Tuesday, May 12, 2009

Voting as Catholics

From Archbishop Burke's address at the National Prayer Breakfast:

Too often, in our time, our inability to accomplish all that we should for the sake of the defense of the right to life and of the protection of the integrity of the family is used to justify the direct choice of a political leader who espouses a position or positions in violation of the natural moral law. The Servant of God Pope John Paul II, in his Encyclical Letter Evangelium vitae, addresses at length the question of cooperation in evil which violates the dignity of innocent human life. He offers as an example the case of a legislator who has the possibility of voting for a law which would restrict the evil of procured abortion, even though it would not eradicate it completely. He concludes that the legislator could vote for the legislation, while his own opposition to procured abortion remains clear, for his vote does not in fact represent an illicit cooperation with an unjust law, but rather a legitimate and proper attempt to limit its evil aspects (Pope John Paul II, Encylical Letter Evangelium vitae , On the Good and Inviolability of Human Life, 25 March 1995, Acta Apostolicae Sedis 87 [1995], 487, no. 73). In an analogous manner, as voters, we are often faced with a choice among candidates who do not fully oppose unjust laws. In such a case, we must choose the candidate who will most limit the evil effects of unjust laws. But, there is no element of the common good, no morally good practice, which a candidate may promote and to which a voter may be dedicated, which could justify voting for a candidate who also endorses and supports the deliberate killing of the unborn, euthanasia or the recognition of a same-sex relationship as a legal marriage. The respect for the inviolable dignity of innocent human life and for the integrity of marriage and the family are so fundamental to the common good that they cannot be subordinated to any other cause, no matter how good it may be.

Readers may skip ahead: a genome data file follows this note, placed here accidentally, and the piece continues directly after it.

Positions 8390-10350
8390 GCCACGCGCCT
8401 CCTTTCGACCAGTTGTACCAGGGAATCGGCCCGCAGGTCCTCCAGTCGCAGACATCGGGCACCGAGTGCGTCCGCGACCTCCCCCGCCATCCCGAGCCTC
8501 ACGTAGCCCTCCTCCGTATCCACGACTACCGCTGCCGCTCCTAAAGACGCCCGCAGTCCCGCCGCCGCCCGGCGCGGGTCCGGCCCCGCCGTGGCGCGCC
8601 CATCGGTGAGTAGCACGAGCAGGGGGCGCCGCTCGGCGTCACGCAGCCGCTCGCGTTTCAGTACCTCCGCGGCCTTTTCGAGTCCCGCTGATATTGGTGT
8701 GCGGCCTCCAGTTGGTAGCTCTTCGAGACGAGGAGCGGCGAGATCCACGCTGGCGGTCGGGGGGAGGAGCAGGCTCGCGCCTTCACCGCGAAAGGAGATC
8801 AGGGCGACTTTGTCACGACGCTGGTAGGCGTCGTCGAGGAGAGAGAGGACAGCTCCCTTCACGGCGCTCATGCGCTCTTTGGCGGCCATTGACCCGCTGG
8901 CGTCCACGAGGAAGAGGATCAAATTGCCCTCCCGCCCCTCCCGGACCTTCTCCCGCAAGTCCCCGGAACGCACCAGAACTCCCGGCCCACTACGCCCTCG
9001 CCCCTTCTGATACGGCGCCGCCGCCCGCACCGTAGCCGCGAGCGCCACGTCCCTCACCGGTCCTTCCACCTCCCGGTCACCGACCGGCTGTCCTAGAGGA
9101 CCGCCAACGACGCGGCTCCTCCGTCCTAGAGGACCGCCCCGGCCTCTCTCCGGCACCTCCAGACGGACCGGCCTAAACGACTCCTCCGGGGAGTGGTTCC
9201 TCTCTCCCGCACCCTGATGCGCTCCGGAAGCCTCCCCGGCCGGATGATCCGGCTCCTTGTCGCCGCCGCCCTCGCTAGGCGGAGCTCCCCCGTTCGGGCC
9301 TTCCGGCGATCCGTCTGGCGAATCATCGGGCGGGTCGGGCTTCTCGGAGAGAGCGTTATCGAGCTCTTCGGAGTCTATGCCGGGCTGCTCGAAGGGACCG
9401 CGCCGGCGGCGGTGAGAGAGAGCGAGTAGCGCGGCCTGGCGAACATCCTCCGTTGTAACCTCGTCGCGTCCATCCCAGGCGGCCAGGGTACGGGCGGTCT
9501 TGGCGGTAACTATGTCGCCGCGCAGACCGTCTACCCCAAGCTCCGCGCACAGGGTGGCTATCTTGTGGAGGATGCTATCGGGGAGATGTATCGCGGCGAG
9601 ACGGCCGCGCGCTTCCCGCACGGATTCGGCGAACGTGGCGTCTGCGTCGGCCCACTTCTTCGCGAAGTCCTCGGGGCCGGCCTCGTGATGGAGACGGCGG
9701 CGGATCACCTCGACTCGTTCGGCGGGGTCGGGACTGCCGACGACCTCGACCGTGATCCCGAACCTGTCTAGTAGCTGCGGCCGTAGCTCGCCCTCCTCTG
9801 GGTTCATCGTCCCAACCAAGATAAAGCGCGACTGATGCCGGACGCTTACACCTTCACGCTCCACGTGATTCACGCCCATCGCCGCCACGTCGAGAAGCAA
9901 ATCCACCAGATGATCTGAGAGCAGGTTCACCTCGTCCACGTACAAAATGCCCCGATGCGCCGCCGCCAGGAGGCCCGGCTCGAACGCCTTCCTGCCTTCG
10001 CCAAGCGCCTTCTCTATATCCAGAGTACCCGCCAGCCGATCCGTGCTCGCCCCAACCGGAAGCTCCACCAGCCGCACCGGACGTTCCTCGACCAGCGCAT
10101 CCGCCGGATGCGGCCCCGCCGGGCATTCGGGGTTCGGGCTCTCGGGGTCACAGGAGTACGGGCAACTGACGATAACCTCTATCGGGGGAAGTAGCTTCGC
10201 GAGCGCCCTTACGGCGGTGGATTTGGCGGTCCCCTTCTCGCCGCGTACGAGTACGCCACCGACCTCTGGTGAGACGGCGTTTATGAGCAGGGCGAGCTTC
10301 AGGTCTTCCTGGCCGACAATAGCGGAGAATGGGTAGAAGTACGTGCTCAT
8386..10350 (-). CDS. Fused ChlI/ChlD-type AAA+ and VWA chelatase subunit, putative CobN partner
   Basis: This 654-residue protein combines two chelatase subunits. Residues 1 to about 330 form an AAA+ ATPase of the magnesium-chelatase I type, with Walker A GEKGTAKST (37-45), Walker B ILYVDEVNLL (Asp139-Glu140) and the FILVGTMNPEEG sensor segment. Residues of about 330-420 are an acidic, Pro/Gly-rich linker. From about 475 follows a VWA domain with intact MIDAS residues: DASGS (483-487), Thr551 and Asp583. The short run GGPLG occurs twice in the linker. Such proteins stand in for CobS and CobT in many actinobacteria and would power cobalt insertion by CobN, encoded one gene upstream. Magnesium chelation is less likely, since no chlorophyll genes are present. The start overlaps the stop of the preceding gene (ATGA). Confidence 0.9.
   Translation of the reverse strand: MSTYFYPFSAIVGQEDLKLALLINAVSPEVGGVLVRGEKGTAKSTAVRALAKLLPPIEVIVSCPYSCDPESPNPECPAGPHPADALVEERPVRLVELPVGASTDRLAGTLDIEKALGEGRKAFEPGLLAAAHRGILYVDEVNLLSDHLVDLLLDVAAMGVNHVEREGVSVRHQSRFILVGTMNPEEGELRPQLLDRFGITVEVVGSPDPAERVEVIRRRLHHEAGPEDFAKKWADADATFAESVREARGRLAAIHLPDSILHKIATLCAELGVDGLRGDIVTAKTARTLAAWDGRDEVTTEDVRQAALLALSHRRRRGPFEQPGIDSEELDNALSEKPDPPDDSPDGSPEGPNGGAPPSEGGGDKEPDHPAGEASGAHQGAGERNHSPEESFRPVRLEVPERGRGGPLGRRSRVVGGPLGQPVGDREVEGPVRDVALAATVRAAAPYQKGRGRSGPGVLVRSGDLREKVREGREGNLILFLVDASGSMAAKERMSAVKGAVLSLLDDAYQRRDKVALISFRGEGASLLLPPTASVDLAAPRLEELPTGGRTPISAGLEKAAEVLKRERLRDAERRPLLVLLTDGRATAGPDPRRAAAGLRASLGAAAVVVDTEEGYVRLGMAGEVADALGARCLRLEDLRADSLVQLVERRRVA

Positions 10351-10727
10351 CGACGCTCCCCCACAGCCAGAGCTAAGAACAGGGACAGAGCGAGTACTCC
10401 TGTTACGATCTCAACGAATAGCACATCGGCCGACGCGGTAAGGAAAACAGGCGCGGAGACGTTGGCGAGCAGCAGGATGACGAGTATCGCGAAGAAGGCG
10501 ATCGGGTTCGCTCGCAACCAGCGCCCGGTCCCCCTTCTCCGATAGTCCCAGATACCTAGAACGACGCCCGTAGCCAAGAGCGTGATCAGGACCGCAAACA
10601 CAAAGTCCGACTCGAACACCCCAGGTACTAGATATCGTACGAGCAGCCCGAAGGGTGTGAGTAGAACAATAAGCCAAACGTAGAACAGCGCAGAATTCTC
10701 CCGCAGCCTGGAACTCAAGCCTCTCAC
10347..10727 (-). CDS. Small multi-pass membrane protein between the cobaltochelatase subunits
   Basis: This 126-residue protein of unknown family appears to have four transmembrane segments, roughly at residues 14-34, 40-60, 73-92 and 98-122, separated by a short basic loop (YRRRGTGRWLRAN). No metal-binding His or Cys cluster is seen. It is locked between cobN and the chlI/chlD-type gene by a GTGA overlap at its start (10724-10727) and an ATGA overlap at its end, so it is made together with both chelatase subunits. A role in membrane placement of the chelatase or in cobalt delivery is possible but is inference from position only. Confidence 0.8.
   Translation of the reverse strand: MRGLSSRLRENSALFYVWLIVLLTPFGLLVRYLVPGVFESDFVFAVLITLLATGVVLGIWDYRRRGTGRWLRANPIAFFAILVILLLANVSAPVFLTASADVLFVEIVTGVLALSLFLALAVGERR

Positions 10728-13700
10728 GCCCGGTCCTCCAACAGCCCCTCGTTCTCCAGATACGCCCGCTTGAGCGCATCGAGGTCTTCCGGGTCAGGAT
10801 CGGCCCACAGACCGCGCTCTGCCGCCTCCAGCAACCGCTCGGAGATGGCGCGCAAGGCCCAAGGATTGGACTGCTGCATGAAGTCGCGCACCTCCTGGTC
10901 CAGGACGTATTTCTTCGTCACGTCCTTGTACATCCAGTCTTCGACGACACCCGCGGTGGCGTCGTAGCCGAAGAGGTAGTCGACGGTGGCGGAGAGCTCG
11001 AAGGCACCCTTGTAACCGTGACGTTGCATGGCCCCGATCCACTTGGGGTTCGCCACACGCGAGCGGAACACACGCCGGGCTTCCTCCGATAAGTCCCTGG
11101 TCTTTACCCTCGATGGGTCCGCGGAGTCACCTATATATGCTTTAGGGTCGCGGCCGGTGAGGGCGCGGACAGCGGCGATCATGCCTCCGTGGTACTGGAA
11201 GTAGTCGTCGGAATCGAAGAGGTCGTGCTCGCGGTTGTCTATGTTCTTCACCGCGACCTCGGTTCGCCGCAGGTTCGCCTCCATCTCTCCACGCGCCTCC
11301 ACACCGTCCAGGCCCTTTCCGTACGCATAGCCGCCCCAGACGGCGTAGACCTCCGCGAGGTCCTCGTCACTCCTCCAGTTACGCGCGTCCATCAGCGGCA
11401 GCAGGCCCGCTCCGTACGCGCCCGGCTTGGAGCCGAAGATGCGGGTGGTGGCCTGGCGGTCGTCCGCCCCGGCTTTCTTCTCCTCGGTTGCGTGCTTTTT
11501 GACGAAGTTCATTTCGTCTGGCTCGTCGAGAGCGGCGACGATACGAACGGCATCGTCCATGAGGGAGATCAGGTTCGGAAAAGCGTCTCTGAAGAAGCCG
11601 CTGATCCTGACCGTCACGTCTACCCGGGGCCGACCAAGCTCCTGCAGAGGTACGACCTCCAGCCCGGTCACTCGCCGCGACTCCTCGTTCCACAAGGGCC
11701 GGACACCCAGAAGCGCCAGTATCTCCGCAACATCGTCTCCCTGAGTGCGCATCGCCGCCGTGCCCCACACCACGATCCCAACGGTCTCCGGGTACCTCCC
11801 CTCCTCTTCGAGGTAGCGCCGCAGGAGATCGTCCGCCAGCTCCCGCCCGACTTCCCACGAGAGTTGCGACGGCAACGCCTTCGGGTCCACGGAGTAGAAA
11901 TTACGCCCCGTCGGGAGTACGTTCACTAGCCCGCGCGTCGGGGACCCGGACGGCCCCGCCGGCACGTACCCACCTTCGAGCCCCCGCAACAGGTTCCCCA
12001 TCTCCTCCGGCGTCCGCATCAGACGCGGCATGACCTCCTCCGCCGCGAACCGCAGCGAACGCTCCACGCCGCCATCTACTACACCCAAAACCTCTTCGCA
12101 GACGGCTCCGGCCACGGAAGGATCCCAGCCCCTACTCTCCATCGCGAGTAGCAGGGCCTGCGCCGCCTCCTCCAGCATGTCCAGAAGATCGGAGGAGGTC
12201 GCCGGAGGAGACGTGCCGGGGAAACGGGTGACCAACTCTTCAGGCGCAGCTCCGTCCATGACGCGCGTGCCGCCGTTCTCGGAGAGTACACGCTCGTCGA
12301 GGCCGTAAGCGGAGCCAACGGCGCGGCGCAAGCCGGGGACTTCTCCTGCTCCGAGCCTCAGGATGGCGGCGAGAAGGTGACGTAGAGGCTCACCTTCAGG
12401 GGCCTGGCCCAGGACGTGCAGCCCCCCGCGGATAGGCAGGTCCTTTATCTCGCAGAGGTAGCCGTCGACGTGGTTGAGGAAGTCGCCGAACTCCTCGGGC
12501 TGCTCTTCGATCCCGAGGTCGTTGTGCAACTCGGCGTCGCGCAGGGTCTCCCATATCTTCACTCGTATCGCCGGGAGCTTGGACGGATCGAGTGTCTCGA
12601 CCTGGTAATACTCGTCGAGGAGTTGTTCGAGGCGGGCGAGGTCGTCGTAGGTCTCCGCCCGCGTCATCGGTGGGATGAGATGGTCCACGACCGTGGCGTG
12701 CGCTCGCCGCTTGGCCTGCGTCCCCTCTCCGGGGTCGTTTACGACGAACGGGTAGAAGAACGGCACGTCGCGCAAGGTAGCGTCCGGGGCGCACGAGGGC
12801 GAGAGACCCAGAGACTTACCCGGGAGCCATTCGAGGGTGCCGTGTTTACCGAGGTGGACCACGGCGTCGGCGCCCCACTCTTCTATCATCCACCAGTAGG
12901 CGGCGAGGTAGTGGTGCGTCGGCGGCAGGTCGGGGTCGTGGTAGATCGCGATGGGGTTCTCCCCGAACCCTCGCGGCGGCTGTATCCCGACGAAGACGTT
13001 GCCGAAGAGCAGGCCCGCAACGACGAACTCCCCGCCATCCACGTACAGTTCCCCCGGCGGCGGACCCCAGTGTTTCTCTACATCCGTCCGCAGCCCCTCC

This is a pretty weighty statement. I was wondering if anyone had any input as to how the section in bold affects the lesser of two evils argument? I read it as though one may vote for a candidate who limits unjust laws, though he will not eradicate them, one may never vote for someone who supports positions so contrary to the natural law as those listed above.
Or, it is possible he is addressing the common argument that fighting poverty is equal to fighting abortion, or other such erroneous beliefs.


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